Frequently, our motivation isn’t as simple or obvious as getting someone to go out with us, or earning a little extra money for retirement. But no matter how opaque it is at first, sooner or later our true intentions usually reveal themselves, opening us to charges of hypocrisy or self-interest even when our behavior produces positive results. That’s because it’s our motivation that reveals whether our why and our what combine to form an action based upon respect for humanity.

 Immanuel Kant’s categorical imperative constitutes a universal law formulation of morality which states that one should “…act only according to that maxim by which you can at the same time will that it be a universal law.” The Stanford Encyclopedia of Philosophy describes what’s known as “the humanity formula” for the categorical imperative. This states that treating humanity as an end instead of means is one example of something a rational being would desire to “be a universal law.”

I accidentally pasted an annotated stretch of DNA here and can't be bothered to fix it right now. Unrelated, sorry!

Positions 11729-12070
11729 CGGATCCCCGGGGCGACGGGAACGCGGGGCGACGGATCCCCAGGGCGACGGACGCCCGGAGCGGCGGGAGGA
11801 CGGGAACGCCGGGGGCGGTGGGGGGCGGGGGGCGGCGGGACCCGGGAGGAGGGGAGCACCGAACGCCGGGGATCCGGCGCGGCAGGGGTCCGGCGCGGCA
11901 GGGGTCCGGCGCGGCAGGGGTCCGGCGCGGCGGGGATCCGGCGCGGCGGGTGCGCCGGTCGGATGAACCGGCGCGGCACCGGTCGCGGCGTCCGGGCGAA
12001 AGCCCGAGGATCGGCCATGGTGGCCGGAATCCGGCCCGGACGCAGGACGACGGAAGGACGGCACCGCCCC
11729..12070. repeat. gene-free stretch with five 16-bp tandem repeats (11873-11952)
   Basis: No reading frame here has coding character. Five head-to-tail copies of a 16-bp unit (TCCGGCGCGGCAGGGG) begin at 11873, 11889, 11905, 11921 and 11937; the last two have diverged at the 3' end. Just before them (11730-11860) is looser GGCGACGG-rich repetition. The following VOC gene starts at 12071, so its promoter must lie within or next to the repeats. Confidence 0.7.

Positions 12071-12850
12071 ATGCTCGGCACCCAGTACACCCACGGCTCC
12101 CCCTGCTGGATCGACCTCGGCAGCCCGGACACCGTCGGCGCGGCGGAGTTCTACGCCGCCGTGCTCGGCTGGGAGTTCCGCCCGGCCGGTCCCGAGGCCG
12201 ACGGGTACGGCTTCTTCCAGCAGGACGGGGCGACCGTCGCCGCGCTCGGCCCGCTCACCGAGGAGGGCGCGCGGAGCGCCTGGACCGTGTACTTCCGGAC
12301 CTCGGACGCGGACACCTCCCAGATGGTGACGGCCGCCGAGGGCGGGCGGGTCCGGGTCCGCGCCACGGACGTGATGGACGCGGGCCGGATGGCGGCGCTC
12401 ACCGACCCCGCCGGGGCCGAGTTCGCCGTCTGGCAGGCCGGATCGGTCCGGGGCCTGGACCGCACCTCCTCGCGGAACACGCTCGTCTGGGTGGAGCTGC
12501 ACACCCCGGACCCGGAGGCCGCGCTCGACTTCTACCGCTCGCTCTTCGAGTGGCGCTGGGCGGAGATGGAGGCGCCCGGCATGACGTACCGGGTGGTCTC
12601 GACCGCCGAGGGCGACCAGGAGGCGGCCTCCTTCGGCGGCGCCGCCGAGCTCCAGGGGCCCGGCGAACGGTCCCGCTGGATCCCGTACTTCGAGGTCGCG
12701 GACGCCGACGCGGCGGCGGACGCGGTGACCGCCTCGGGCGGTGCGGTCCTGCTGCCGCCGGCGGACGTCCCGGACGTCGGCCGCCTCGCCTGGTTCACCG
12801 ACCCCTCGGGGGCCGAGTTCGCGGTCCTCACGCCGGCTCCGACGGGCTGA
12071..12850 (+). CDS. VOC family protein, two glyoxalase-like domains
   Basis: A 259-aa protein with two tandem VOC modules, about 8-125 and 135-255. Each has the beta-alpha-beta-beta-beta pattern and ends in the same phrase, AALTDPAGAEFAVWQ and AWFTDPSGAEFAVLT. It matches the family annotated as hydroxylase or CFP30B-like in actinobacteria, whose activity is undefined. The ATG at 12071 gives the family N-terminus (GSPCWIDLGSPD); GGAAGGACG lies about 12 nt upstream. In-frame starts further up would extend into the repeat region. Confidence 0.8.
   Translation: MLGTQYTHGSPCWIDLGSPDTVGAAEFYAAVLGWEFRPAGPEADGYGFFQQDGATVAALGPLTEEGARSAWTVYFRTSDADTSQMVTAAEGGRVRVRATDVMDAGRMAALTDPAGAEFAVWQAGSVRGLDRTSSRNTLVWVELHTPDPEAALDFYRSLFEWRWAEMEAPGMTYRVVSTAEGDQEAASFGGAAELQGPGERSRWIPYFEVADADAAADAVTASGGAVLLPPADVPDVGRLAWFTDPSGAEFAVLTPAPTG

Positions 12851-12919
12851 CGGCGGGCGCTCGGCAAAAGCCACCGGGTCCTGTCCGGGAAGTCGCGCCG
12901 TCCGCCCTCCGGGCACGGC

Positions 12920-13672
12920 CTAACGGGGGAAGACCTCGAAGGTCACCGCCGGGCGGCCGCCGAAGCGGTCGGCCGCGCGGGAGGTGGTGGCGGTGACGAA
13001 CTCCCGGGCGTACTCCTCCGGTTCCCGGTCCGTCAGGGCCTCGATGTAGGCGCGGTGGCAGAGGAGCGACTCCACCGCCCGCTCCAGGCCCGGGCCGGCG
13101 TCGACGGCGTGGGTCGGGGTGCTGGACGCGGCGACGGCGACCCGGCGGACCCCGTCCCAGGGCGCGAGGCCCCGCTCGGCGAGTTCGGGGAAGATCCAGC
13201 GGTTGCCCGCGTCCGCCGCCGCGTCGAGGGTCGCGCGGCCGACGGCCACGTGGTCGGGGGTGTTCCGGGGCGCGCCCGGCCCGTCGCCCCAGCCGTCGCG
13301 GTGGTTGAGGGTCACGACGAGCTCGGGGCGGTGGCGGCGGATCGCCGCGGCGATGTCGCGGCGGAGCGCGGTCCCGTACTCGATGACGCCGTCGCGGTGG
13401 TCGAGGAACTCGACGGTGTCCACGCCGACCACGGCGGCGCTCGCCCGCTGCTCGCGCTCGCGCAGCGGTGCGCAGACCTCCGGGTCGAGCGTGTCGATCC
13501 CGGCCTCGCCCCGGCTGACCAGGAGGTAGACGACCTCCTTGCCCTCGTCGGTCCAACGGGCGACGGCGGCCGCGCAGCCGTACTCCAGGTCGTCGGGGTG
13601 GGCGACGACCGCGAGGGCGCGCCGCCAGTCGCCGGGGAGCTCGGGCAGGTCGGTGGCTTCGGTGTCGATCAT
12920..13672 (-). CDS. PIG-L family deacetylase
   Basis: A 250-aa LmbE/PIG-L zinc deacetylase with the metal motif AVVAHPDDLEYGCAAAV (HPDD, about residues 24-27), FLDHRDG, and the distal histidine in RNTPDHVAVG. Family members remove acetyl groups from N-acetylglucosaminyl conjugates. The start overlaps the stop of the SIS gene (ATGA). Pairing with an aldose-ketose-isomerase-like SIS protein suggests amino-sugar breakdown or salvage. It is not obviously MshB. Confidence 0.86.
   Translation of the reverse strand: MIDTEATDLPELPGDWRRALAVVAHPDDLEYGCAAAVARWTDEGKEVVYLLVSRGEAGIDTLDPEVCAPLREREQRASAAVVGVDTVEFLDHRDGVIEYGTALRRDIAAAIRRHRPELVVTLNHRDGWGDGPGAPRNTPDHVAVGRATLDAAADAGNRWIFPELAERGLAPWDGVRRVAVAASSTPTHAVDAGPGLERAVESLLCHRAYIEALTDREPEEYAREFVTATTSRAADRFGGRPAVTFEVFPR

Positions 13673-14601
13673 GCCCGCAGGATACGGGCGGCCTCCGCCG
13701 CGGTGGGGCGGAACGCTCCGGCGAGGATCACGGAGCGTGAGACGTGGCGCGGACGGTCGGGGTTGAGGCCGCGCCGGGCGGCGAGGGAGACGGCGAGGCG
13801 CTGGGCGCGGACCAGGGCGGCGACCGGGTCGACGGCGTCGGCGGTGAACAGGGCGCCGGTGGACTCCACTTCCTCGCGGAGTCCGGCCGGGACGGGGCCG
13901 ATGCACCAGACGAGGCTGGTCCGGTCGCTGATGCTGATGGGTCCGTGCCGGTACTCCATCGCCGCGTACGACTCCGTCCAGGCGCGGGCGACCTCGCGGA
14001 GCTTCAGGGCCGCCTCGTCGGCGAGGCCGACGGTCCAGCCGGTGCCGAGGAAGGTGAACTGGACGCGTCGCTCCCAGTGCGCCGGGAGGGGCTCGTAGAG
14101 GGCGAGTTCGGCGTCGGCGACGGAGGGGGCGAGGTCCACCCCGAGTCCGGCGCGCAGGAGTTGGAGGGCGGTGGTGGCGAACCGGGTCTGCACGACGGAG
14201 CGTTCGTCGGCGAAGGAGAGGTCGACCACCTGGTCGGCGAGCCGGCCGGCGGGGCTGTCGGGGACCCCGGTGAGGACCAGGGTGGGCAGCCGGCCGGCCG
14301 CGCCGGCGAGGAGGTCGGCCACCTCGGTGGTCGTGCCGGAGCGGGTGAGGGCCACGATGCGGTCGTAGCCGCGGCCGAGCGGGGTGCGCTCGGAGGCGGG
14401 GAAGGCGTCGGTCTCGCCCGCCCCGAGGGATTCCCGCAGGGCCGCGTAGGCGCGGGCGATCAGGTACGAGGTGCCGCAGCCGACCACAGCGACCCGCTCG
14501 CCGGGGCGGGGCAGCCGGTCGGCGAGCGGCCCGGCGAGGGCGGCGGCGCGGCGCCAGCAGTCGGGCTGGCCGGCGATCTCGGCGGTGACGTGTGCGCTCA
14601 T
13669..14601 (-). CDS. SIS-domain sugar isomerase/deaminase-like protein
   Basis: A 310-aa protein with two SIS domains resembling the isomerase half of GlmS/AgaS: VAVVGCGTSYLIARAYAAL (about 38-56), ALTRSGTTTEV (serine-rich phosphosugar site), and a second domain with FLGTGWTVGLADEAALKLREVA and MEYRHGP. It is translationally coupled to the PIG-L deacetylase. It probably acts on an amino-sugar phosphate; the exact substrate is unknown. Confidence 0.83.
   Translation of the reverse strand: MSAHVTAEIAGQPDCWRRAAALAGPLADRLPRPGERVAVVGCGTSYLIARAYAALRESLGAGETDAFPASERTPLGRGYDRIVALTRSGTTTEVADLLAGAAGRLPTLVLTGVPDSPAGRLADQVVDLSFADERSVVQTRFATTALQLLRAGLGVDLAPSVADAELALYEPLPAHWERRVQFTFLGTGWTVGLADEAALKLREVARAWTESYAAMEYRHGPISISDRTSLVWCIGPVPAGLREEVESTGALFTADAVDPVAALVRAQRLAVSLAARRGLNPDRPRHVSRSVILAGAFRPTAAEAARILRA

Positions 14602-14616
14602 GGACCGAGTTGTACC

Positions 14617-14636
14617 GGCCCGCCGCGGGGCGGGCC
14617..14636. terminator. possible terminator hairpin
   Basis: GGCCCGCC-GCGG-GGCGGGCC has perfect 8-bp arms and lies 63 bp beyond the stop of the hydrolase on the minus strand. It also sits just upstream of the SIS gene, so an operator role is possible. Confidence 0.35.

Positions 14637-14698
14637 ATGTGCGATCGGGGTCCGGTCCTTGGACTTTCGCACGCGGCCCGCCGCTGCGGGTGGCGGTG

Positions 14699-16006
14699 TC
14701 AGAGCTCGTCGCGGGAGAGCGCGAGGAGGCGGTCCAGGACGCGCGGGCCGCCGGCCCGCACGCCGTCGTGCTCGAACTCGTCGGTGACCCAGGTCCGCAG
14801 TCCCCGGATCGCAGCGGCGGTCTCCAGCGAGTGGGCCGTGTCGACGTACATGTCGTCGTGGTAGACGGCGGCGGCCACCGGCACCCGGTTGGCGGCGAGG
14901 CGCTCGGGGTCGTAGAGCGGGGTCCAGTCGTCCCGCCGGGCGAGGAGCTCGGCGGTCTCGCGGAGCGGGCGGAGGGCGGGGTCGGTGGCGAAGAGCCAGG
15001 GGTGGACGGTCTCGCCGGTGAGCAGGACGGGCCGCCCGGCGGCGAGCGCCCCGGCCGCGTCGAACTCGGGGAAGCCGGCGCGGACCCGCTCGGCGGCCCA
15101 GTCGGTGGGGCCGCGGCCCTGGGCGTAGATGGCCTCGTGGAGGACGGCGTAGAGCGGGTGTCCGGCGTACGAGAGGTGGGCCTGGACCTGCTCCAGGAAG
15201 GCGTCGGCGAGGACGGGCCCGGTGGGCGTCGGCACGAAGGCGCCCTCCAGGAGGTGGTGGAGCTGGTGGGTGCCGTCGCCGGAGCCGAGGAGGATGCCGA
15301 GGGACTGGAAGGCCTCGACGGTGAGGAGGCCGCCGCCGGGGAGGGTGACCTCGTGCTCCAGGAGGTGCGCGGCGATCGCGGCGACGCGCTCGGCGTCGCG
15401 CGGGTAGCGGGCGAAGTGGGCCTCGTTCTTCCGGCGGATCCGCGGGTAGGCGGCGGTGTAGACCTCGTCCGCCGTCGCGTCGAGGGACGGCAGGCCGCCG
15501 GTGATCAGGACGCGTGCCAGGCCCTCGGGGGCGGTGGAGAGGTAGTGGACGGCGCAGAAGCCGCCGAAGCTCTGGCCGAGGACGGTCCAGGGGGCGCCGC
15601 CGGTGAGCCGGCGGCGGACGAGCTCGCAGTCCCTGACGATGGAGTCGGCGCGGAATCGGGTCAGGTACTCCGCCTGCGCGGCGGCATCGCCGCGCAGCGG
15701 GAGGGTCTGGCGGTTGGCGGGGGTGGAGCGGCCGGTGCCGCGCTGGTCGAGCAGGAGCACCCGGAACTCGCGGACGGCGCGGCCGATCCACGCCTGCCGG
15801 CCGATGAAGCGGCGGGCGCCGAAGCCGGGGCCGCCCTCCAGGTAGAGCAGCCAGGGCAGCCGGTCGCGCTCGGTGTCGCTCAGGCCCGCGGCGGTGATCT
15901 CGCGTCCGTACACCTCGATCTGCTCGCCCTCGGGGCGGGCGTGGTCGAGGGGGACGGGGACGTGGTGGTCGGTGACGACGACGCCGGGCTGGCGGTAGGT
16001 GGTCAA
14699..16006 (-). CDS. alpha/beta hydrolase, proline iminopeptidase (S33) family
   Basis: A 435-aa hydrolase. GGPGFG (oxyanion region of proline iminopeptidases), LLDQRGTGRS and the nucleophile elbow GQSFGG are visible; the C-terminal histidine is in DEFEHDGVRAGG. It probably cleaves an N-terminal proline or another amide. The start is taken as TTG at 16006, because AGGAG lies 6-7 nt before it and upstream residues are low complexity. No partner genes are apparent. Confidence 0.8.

Notice that the above humanity formulation refers specifically to humanity as opposed to individual humans. That’s because people are necessary means to various ends all the time. Society wouldn’t be able to function otherwise. To use the Stanford Encyclopedia’s example, “the difference between a horse and a taxi driver is not that we may use one but not the other as a means of transportation. Unlike a horse, the taxi driver’s humanity must at the same time be treated as an end in itself.”

 Using the humanity formula, it becomes clear why the guy donating bone marrow to get the girl makes us feel a little squeamish. The humanity of neither the person receiving his bone marrow nor of the random girls he is introducing himself to at the bar isn’t what matters to him. He’s motivated by something entirely selfish which has no moral relationship to the act of donating bone marrow.